For me, edging close to thirty and he, being in his fifties, my dad and I get along quite a bit. Some would argue too well; as we both have a penchant for being a complete smart-asses. Nonetheless, he and I have always had a strong relationship. Thus, it’s not that surprising that he has an opinion on this whole, “violent games” thing. This might be because he bankrolled my early exploits, or he has a pretty good head on his shoulders with some good ideas. He recently emailed me his thoughts on the matter, and what follows are one dad’s perspective on the argument. I hope you enjoy….
Before you talk about the evils of video games and how they hurt our kids, maybe you should listen to my story.
My first and only video game “console” was an Atari 2600™. Every “console” that came after that was not mine, it was my son’s. His first “console” for his third birthday was an NES. I wanted the best for him and he had mastered my Atari 2600™ games and it was time to move forward. The NES™ was followed by the Super Nintendo™, Game Boy™ and the Nintendo 64™. However, I couldn’t be satisfied…I mean HE couldn’t be satisfied with just one console. So, it was 1995 and my son wanted a PlayStation™. It was important. It was great father-son bonding time to sit on the couch and play video games; I mean sometimes he would even let me win; it was quality time.
My son quickly learned that the more buttons on the controller, the lower the odds of dad winning the game; which is why I felt we should only play racing games. Steer, gas and brake; I could handle that. I was an adult, I had a driver’s license and had been driving for years. Yet, even on the driving games, he beat me like a drum; except when he would stop on the track and let me pass just before I wrecked crossing the finish line. First person shooters were completely beyond me: what do I push to walk, run, jump, look left, look up or even how do I aim the gun? But for my son, these things were all second nature. Fighting games were again beyond what I could do; with their need to press X,X, O, ∆ to do the super move and take down the opponent. In those moments how I longed for my 2600 joystick with just one button.
I will admit we did share more quality time “father-son bonding” as we would play through all the characters in Soul Caliber, Tekken, Street Fighter, or what have you. I would start in the upper left hand corner of the character screen and he would start in the lower right and we would fight until we had gone through all the characters. I was a button masher and he was a tactician, and sometimes I got lucky and hit the buttons fast enough in the right sequence and would pull of the super move. We bonded, we laughed, it was good.
He continued to play more and we moved on to the PlayStation 2™ and eventually to an X-box™. In Halo™ I was the “Old Man” and I learned about spawn killing the hard way. I don’t know, was I a bad dad? Should I have allowed my son to spend so much time on video games? Should I have allowed his friends over to play well into the night and supplied them with pizza and Cokes? I knew his friends (they never let the “Old Man” win), they knew me, I know they didn’t get into drugs and I know they are all doing well as well-adjusted young adults; many with kids of their own now. In the end, maybe I didn’t do too bad and maybe it is HOW you play the game, and how you see it. It’s bonding time…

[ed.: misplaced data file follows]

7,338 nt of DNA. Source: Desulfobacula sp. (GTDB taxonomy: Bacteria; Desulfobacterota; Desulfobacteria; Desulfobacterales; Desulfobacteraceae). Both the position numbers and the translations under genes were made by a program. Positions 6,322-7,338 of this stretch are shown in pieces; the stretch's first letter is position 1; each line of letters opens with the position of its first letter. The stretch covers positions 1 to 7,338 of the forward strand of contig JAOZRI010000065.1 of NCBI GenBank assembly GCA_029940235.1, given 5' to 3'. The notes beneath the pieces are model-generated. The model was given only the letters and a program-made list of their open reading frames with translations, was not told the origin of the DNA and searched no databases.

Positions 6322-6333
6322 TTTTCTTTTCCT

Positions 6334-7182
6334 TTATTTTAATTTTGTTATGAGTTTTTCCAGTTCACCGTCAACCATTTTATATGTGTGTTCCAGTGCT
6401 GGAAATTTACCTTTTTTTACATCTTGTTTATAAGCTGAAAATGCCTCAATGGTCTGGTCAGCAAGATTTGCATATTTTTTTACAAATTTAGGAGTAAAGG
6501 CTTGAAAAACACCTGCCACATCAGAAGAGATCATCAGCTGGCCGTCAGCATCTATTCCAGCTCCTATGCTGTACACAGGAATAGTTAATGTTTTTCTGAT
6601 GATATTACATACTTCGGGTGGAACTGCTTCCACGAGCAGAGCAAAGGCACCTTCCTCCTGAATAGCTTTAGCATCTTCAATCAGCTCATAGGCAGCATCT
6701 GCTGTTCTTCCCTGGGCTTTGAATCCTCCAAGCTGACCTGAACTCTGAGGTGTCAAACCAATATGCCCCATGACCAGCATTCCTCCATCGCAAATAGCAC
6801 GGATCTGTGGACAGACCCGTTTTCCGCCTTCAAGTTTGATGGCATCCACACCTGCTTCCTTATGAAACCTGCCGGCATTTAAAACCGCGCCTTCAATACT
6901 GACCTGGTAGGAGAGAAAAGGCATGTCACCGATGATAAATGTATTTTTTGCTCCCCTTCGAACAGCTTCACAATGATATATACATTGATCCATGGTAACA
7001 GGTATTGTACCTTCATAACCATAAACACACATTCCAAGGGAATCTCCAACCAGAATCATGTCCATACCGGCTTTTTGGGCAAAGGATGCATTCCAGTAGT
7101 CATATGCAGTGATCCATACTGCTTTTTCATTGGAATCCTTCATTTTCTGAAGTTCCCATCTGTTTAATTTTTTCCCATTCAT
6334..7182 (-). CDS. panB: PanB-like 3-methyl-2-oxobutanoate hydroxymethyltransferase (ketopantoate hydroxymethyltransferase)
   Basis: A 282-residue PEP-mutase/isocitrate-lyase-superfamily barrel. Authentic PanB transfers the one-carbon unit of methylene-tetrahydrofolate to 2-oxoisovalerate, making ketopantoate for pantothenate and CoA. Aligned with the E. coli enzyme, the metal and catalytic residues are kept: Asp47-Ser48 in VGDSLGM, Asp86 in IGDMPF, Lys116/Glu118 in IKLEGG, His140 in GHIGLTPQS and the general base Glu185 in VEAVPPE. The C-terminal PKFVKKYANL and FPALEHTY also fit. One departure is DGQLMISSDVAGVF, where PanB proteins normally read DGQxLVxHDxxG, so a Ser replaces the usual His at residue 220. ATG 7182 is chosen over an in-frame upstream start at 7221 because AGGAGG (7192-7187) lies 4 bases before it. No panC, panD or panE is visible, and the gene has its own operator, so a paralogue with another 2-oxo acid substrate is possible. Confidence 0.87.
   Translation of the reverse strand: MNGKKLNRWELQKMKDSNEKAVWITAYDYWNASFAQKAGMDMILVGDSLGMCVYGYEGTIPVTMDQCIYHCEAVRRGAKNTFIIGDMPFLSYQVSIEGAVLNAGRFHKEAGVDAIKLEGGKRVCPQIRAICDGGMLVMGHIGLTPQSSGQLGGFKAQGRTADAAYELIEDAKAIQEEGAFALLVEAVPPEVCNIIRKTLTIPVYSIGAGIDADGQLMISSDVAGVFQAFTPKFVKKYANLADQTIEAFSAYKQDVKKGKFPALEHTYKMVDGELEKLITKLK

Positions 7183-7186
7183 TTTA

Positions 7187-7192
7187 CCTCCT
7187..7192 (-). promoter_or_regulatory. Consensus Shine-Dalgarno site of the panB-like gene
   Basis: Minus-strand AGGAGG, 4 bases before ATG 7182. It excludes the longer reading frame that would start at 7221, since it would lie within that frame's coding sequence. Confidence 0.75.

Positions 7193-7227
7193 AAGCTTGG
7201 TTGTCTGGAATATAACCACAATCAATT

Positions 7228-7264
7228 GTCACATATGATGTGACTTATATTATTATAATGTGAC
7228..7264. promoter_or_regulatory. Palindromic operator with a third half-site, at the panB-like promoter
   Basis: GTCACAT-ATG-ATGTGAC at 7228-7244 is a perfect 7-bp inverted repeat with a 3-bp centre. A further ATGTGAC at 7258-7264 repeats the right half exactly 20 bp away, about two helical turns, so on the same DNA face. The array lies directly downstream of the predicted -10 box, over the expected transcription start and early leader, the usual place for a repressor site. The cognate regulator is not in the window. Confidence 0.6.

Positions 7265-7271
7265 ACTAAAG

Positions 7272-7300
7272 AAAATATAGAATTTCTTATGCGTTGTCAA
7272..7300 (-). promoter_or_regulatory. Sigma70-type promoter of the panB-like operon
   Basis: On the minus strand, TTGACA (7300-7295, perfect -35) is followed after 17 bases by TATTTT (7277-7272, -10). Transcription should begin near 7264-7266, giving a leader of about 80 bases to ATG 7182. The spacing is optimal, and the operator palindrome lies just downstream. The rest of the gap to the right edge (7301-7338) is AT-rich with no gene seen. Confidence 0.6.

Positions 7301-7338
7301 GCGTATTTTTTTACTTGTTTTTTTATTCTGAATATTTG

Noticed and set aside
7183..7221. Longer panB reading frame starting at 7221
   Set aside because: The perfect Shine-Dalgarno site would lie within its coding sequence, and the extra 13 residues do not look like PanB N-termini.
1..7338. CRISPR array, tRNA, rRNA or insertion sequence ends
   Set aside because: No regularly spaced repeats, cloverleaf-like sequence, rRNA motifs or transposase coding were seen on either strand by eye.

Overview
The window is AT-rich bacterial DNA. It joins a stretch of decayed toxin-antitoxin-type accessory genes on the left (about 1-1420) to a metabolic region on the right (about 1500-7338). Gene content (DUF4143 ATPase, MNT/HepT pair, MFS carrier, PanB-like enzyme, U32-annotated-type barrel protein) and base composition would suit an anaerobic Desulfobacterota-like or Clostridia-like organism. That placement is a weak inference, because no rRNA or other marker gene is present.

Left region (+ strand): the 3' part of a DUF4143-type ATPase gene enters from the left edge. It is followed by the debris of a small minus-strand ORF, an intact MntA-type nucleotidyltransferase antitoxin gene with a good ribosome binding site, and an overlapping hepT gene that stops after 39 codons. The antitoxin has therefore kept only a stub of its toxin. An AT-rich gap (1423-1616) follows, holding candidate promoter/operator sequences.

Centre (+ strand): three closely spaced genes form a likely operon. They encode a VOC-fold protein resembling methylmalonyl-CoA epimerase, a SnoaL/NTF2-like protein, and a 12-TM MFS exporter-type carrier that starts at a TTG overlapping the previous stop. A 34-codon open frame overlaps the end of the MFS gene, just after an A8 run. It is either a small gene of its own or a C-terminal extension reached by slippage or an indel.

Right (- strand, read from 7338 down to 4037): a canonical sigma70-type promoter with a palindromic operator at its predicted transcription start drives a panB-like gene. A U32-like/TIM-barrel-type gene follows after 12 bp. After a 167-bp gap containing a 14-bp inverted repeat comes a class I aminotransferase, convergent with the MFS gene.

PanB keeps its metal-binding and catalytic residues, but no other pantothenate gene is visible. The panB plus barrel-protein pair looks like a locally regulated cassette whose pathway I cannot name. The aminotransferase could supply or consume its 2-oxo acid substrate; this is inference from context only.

Whenever I’m able to visit my folks, I always try to make sure that my dad and I find time to do a race together. Recently, it was Split/Second, as our inner middle-schoolers were delighted to be bringing down buildings as we circled along the track. For the longest time it was Hot Pursuit 2, where we’d claim that the Opal Speedster was the greatest car in video game history. I don’t get to see the family all that often, which is why those small moments of stupid fun seem to reverberate through my own personal memory. The more I consider it all, the more I believe that in some small way, my father stumbled onto part of the answer to this “violent media” issue.
He simply took enough time to care what I was doing…
There have been so many times where I have seen parents take no interest in what their own children care about; take no interest in the content or substance of what their kid is putting into their head. It makes no difference if it is Mario or Grand Theft Auto as long as it is occupying them just a little bit longer. There is no problem with kid playing a violent or “adult” game; the problem is when the parent doesn’t care and has no clue what their child is playing. For my friends and myself, there was never once that our parents didn’t know what “nonsense” we were putting into our heads. They could talk Halo strategy, Final Fantasy spells, and Risk tactics along with all of us; all because they took a vested interest in what their kids found fun. We all played violent games, we all shot fireworks at each other, and we all turned out relatively well adjusted.
Obviously, not everybody has a solid family life; and there will never be one definitive answer to this sort of issue. Yet, every little bit of what we can offer in the way of solutions can only help. We live in a world that is coming together more and more because of technology, yet it is that same technology that insulates us from each other on occasion. So, if you’re a parent reading this, talk to your kids tonight. Find out WHY they play what they play; what’s in it, and what makes that so damn fun for them. You’ll probably learn something, and if you’re lucky, find something that you can share with them.